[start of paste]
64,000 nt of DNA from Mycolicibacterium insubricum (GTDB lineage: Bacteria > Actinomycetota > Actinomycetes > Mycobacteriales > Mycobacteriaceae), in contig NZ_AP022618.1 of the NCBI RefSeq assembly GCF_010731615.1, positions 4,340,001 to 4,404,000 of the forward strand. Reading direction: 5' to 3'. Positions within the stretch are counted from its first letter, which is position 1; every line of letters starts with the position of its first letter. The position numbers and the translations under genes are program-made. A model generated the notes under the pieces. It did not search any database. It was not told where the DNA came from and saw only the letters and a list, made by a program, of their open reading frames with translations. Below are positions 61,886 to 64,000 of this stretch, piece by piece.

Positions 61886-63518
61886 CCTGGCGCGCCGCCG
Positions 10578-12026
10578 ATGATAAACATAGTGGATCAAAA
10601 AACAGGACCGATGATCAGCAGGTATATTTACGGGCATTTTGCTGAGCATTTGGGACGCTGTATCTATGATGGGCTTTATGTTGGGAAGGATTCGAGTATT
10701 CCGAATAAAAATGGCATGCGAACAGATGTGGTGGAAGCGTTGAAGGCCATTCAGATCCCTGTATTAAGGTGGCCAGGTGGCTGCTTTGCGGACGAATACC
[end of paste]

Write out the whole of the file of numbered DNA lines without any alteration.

64,000 nt of DNA from Mycolicibacterium insubricum (GTDB lineage: Bacteria > Actinomycetota > Actinomycetes > Mycobacteriales > Mycobacteriaceae), in contig NZ_AP022618.1 of the NCBI RefSeq assembly GCF_010731615.1, positions 4,340,001 to 4,404,000 of the forward strand. Reading direction: 5' to 3'. Positions within the stretch are counted from its first letter, which is position 1; every line of letters starts with the position of its first letter. The position numbers and the translations under genes are program-made. A model generated the notes under the pieces. It did not search any database. It was not told where the DNA came from and saw only the letters and a list, made by a program, of their open reading frames with translations. Below are positions 61,886 to 64,000 of this stretch, piece by piece.

Positions 61886-63518
61886 CCTGGCGCGCCGCCG
Positions 10578-12026
10578 ATGATAAACATAGTGGATCAAAA
10601 AACAGGACCGATGATCAGCAGGTATATTTACGGGCATTTTGCTGAGCATTTGGGACGCTGTATCTATGATGGGCTTTATGTTGGGAAGGATTCGAGTATT
10701 CCGAATAAAAATGGCATGCGAACAGATGTGGTGGAAGCGTTGAAGGCCATTCAGATCCCTGTATTAAGGTGGCCAGGTGGCTGCTTTGCGGACGAATACC